In this article, you will learn how to flatten a 360 degree fisheye image back to its landscape panoramic form. But first, what’s a 360 degree fisheye image?

[WARNING: graphic-intensive article ahead]

[image by gcardinal]

It’s created by using fisheye lens in your camera, take a bunch of pictures using that, and use stereographic projection to get the final image. Or so I understand.

Basically, it’s like taking a normal (but panoramic is better) picture and “curling” it along its bottom or top (but much more complicated than that).

Here’s how to visualise the fisheye image. Hold your right hand, palm downwards, in front of you, thumb towards you, little finger away from you. The tips of your fingers form the “left end” of the image. Your wrist forms the “right end” of the image. Now form a fist with your right hand. There’s your fisheye image.

### The conversion algorithm explanation

So given the fisheye image, we want to get that landscape image back. And the way we do that, is to “uncurl” the fisheye image. Here’s the diagram to explain the logic:

You may have noticed that the corners of the source image will not be in the resulting image. You may also notice that the centre of the source image is very “squeezed”, and the pixels around there will be repeated in the resulting image.

The first problem can be solved by using a bigger destination image. But it doesn’t matter to me, and you will get a jagged top with unfilled pixels. I didn’t like that, so decided to give those up.

The second problem… I don’t know if there’s a solution. Because you’re trying to “guess” the pixels mapped in the destination image from the source image. But the source image has less pixel information. The simplest solution seems to be to get a higher resolution source image. But that only mitigate the problem, not solve it.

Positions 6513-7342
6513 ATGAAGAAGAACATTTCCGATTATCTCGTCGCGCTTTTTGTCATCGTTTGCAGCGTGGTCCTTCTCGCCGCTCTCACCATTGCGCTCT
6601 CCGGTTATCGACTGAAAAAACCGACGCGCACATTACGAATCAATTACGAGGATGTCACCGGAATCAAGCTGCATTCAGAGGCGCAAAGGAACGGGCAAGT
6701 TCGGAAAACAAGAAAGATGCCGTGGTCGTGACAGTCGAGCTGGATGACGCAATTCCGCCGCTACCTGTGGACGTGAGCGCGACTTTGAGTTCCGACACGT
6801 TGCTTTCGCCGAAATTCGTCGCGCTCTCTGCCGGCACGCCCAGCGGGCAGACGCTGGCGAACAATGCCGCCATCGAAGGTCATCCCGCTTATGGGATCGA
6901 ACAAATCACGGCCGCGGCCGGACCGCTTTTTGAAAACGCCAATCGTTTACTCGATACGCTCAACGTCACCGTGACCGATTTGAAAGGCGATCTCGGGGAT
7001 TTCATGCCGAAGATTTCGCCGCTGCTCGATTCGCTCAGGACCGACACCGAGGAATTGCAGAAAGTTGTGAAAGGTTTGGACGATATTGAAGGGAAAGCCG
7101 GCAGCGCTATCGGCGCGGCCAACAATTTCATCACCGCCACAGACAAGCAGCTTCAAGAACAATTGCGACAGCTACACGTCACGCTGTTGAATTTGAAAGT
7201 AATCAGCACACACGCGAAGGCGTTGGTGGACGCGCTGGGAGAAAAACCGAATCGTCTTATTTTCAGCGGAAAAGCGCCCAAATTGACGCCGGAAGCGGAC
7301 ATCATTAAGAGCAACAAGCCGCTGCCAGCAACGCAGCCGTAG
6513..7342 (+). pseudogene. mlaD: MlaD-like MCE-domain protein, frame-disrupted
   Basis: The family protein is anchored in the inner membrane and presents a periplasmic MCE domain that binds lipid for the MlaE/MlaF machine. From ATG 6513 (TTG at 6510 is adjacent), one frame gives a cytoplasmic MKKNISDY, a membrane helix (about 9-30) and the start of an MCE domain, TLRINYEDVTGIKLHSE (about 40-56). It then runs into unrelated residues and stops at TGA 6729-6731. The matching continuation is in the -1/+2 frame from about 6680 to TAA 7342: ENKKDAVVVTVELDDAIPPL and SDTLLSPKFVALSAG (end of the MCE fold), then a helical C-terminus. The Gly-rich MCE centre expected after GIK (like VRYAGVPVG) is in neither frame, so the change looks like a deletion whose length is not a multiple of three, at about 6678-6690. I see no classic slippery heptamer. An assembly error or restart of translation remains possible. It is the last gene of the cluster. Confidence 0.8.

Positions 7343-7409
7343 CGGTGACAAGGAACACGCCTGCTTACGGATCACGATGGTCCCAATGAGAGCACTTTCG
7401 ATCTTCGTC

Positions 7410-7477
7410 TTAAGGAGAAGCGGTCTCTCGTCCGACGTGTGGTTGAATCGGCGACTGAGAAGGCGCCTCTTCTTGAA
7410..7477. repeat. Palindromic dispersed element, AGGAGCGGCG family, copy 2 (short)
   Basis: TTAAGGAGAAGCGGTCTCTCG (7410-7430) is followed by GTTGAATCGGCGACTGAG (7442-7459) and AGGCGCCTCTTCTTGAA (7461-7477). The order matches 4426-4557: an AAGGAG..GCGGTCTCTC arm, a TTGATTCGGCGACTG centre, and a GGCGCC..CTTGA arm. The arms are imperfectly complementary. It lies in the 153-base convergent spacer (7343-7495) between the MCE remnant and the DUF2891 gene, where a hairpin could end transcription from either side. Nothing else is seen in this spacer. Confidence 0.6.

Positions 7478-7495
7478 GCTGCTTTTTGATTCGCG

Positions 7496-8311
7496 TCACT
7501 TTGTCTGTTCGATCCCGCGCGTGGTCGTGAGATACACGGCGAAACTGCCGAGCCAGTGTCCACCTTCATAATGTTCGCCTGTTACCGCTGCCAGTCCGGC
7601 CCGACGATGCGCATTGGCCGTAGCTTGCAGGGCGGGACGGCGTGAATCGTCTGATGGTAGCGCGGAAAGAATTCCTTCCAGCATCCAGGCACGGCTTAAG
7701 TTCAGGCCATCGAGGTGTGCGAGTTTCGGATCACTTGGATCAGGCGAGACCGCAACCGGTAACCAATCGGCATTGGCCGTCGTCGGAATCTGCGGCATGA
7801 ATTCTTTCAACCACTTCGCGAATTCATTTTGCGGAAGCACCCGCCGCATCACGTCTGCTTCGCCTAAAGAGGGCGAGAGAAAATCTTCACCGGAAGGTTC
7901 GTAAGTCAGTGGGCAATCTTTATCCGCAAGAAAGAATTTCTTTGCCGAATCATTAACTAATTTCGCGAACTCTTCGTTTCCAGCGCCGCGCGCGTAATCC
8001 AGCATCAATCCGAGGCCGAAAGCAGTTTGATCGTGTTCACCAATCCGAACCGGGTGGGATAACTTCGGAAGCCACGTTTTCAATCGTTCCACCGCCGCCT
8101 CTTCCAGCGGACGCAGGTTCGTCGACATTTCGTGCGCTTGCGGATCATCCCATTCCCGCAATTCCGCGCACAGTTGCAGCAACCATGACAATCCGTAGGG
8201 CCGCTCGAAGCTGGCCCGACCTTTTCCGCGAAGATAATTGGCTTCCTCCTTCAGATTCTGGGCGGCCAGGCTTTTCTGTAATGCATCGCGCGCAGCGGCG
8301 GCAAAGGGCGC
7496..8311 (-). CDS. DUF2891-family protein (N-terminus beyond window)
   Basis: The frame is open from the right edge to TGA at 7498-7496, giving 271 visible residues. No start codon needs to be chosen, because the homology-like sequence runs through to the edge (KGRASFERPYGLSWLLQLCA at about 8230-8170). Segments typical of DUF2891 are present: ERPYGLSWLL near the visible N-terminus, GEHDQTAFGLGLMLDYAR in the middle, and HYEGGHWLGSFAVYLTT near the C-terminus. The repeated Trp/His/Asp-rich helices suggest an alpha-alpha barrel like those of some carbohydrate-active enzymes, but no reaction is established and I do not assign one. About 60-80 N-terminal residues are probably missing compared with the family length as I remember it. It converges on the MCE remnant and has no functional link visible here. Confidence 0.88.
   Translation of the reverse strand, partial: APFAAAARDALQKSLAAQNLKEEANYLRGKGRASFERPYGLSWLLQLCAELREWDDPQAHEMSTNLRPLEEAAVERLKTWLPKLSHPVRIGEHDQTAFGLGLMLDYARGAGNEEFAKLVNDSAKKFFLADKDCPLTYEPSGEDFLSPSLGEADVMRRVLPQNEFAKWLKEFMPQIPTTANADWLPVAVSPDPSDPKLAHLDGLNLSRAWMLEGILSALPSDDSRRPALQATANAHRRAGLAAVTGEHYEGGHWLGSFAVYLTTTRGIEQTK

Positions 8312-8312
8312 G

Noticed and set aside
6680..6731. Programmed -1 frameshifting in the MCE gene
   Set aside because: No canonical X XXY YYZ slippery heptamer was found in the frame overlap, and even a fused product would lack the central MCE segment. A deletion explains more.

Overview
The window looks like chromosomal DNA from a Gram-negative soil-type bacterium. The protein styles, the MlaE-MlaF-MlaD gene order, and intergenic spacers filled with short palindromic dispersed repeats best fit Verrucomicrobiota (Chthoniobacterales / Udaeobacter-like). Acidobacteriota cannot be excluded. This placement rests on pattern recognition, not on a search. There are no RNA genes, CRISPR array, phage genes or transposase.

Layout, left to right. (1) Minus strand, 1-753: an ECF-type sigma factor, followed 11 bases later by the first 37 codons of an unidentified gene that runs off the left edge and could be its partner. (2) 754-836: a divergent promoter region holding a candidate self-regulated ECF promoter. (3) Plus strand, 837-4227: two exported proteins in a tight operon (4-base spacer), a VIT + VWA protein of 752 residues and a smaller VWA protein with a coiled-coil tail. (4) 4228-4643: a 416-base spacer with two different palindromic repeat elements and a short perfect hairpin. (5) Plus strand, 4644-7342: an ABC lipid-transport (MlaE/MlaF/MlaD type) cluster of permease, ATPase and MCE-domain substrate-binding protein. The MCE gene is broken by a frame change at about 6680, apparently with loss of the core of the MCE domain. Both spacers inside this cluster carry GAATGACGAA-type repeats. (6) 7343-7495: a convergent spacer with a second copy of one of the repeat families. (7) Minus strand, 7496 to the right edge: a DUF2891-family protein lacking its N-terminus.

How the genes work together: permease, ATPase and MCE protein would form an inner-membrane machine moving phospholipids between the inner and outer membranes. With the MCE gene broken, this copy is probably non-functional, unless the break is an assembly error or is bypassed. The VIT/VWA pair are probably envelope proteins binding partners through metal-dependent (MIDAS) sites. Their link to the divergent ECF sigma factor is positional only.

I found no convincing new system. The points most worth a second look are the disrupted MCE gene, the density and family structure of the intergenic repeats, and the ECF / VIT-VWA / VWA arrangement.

You may also notice that only the pixels within the inscribed circle of the source image is used. Well, what do you get when you curl up a line? A circle. *wink*

What happens when circles are involved? Radius and angles, that’s what.

So in the destination image, in raster coordinates, going from top to bottom is equivalent to going from outer inscribed circle of source image to centre of source image. Or the variable l slowly reduces to zero.

Going from left to right is equivalent to going from 2PI radians and decreasing to 0 radians on the inscribed circle. It’s also equivalent to going from 0 radians to -2PI radians. Sines and cosines are periodic functions.

Here’s another diagram to show what happens when we iterate over the destination image:

Before we get to the code, here are 2 assumptions to simplify the process:

- The source image is square
- The width of the source image is even

They’re not necessary, but they make the programming easier. And I’m mapping the quadrants to the standard Cartesian quadrants because they make the math easier. The centre of the image should be the centre of the “circle” (or that small planet, as it’s affectionately known).

[The original source image wasn’t square, and its centre wasn’t the centre of the planet. So I cut the image, and guessed as best as I could on the centre. More info on the centre later in the article.]

### Fisheye to landscape algorithm/code

I’m plagiarising my own code from the image rotation with bilinear interpolation article for the bilinear interpolating parts. There are 2 resulting images, one with and one without bilinear interpolation. And here’s the code: